The prize money fund contained 300,000 US-Dollars, 75,000 of which were reserved for the victor. Ranks two and three were rewarded with 50,000 and 40,000.

Veselin Topalov prevailed with 6.5 out of 9 points after 9 suspenseful rounds over Vishy Anand (6 points) and won the overall tournament. Until the very last round, the two of them fought for the title. Hikaru Nakamura came off 3rd, while Magnus Carlsen, who usually isn’t satisfied with anything other than the gold medal, only ranked 5th at disastrous 3.5 points.

The livestream archive has videos of the individual rounds as well as helpful comments.

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Final Results
Name Rat Fed 1 2 3 4 5 6 7 8 9 10 Score
1 GM Topalov, Veselin 2798 BUL *  ½  0  ½ 1 ½ 1 1 1 1  1st
2 GM Anand, Viswanathan 2804 IND  ½ * ½ ½ 1 ½ 1 ½ ½ 1  2nd 6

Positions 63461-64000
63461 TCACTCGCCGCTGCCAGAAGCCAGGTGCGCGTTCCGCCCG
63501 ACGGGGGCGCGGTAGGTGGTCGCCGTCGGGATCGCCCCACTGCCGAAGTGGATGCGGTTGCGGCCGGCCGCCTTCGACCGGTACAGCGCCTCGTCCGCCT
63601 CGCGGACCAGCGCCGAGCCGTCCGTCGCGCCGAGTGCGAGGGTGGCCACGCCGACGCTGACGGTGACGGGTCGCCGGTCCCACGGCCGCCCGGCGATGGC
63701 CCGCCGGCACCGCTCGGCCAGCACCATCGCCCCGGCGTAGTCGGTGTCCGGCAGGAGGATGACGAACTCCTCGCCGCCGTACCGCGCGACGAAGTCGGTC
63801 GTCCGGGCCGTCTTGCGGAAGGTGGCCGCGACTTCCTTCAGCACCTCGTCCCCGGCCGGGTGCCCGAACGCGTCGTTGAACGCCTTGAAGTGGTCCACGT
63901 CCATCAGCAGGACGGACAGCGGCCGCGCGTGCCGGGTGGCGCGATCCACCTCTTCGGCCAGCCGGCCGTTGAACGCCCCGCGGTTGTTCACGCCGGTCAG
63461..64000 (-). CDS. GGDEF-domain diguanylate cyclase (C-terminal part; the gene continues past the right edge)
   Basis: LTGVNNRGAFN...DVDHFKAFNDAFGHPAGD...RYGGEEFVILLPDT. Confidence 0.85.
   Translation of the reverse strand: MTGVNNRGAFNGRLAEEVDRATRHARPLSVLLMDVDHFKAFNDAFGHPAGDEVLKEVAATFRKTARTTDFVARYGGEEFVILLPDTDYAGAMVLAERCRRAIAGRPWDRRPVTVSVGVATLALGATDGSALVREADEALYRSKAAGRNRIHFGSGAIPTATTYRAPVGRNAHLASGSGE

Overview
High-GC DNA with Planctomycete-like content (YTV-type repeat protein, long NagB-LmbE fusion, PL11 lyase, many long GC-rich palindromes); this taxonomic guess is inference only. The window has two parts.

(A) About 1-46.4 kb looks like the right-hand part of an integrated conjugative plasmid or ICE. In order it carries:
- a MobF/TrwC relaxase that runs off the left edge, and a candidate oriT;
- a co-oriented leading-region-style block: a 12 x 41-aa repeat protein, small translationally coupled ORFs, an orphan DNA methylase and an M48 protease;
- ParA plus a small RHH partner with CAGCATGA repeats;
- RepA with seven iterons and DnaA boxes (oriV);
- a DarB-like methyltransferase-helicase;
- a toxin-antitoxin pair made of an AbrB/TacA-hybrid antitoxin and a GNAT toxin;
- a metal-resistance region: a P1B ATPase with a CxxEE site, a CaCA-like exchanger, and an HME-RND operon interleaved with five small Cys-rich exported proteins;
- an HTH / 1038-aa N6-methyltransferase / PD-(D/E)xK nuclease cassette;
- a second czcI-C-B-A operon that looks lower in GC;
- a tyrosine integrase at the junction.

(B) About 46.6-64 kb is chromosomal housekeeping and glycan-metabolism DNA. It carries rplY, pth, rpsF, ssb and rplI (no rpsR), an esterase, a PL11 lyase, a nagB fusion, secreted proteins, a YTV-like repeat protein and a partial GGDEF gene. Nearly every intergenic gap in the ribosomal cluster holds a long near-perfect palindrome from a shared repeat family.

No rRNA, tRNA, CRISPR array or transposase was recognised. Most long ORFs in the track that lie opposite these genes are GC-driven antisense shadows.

3 GM Giri, Anish 2773 NED  1 ½ * ½ ½  ½  ½ ½ 1 ½
4 GM Nakamura, Hikaru 2802 USA  ½ ½ ½ * ½ 1 ½  1 ½ 1  3rd 6
5 GM Carlsen, Magnus 2876 NOR 0 0 ½ ½ * 0 ½ 1 1  0
6 GM Caruana, Fabiano 2805 ITA  ½ ½  ½ 0 1 * ½ 0 ½ ½ 4
7 GM VachierLagrave, Maxime 2723 FRA  0 0 ½ ½ ½ ½ * 1  ½ ½ 4
8 GM Aronian, Levon 2780 ARM  0 ½ ½  0 0 1 0 * ½ ½ 3
9 GM Grischuk, Alexander 2781 RUS  0 ½ 0 ½ 0 ½  ½ ½ * 1
10 GM Hammer, Jon Ludvig 2677 NOR 0 0 ½ 0  1 ½ ½ ½  0 * 3

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Pairings and Individual Results Rounds 1 to 9
Results Round 1
Anand Viswanathan  Caruana Fabiano  ½ – ½
Carlsen Magnus  Topalov Veselin  0 – 1
 Giri Anish  Grischuk Alexander  1 – 0
 Nakamura Hikaru  Hammer Jon Ludvig  1 – 0
Vachier-Lagrave Maxime  Aronian Levon  1 – 0

 

Results Round 2
Grischuk Alexander  Aronian Levon  ½ – ½